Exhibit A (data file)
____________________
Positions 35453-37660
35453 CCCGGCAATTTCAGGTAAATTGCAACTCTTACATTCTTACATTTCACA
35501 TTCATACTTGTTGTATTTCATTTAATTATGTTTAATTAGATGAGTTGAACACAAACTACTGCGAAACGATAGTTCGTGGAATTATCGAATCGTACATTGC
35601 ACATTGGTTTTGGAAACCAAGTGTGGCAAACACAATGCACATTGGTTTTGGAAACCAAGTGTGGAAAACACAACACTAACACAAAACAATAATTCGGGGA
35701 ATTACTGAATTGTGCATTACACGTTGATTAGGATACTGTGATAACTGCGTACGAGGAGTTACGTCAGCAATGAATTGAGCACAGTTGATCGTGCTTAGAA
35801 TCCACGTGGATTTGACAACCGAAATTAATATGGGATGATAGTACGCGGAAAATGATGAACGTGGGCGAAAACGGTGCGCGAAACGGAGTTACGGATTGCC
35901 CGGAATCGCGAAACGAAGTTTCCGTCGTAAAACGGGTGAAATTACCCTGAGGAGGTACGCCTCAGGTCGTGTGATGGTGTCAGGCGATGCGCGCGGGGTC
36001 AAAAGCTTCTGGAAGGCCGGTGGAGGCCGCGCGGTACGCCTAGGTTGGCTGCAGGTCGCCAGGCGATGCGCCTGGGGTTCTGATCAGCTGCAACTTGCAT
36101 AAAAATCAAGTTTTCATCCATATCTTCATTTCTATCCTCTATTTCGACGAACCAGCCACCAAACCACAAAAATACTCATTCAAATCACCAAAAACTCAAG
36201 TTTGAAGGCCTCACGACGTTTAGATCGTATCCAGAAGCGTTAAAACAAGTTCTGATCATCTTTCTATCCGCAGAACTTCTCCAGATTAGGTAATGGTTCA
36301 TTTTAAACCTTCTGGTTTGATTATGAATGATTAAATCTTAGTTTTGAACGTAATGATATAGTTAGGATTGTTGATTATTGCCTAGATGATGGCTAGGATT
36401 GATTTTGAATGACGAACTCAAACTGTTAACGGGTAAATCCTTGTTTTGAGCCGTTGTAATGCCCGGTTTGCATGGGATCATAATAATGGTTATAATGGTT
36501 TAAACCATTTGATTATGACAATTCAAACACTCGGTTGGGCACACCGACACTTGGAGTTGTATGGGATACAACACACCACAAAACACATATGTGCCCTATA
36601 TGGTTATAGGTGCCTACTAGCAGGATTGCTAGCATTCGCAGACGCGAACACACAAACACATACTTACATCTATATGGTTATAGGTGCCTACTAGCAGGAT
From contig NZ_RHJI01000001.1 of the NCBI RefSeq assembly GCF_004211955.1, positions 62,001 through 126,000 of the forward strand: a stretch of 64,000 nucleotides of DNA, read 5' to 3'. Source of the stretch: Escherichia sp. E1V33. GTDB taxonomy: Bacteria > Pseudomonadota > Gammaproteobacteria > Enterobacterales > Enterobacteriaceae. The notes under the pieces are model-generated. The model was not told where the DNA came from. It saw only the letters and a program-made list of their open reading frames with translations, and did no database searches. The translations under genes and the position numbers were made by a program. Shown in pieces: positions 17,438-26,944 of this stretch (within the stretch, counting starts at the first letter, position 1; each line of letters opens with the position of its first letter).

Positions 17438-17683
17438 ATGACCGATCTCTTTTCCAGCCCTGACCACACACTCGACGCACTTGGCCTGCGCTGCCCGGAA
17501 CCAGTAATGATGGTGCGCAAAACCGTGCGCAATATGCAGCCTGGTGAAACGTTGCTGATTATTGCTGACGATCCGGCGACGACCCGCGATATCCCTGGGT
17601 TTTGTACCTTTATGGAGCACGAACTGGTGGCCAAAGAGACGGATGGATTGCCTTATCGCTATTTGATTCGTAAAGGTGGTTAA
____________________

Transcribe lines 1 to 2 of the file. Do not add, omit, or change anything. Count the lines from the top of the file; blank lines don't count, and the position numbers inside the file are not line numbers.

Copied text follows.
Positions 35453-37660
35453 CCCGGCAATTTCAGGTAAATTGCAACTCTTACATTCTTACATTTCACA